I think most have an image of what the Appalachian narrative is supposed to be. But my hope is that I’m portraying people of a place I know and love. I feel so fortunate that my coming of age was had in Appalachia. As a child, I was immediately drawn to the culture around me. The dialect, the traditions, the feeling of myth and wonder in the rolling hills. And I feel even more fortunate that I still get to call the region home today. I remember as I queried agents for this novel, this would have been during a time period of the last twenty years, there was an agent in the early 2000s who said that southern Ohio and the Appalachian region just wasn’t a location that appealed to a lot of folks. I remember him saying readers either want to read a book set on the west coast or the east coast, places that they wanna live. But I thought, people want to live in all kinds of places, and living in Appalachia is no different. I think so many view the region as a place people are unhappy to live in, or forced to live in due to poverty or hardship. I want to shine a light on the region, representing characters who are individuals genuinely connected to place, raising families, having successes, and celebrating their love of home. The more we see of Appalachia in literature, the more readers can connect to it, and hopefully the more interest we have in environmental efforts in this region. The Appalachian expanse is rich in natural resources, and has historically been taken advantage of at the risk of the people, communities, and wildlife who call it home. So, I hope that writing stories set in this place in which we see characters depending upon and living at harmony with the nature and wildlife around them, that it highlights how important it is to preserve the Appalachian wilderness and its natural resources.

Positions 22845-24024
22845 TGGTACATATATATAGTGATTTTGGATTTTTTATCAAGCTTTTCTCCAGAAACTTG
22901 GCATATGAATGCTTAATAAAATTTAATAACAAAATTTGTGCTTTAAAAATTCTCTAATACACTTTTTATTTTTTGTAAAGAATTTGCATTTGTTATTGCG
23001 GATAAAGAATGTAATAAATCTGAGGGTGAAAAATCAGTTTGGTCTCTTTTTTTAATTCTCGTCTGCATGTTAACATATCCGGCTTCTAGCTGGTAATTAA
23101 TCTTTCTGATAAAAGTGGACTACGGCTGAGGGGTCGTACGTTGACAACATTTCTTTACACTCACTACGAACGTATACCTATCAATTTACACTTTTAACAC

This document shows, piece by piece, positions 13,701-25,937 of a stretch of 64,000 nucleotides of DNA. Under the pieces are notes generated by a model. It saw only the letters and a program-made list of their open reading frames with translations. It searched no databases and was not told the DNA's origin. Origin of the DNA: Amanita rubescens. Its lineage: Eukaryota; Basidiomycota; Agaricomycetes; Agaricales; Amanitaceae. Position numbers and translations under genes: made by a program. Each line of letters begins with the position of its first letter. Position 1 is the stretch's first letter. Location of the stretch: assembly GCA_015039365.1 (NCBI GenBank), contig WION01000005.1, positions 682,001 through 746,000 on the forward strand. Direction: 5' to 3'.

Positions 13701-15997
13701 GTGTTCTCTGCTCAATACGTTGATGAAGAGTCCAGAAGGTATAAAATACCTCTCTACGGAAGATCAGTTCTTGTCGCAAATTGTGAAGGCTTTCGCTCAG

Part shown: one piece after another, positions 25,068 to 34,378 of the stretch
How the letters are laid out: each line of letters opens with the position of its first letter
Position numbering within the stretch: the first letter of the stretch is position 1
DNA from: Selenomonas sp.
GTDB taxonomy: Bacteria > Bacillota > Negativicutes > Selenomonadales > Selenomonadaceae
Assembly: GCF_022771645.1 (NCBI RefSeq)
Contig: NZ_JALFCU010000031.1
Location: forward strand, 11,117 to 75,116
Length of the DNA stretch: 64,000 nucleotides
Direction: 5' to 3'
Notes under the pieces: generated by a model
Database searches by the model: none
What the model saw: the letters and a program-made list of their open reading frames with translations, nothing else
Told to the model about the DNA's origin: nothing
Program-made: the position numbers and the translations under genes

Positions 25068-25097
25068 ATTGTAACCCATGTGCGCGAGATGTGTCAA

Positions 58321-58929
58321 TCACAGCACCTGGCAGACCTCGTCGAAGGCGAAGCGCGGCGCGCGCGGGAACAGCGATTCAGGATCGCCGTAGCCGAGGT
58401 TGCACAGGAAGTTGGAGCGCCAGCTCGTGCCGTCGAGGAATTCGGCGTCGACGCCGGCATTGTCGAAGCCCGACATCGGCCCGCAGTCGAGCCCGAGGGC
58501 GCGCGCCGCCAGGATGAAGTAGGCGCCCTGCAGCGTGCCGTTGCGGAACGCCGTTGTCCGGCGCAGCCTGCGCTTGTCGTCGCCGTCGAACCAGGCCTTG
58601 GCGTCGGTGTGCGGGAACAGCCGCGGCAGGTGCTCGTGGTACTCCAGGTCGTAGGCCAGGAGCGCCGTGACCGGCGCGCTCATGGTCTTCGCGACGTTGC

Landon is such a wonderful father in many ways and he helps Betty, who looks like him, a Cherokee, become strong and resilient as she faces the abuse and racism of her teachers and peers. Yet I find myself mad at him for not protecting his children from the tragic abuse happening within his own house. Do you ever get angry at your characters for their limitations? Do you hate any of your characters or find them irredeemable?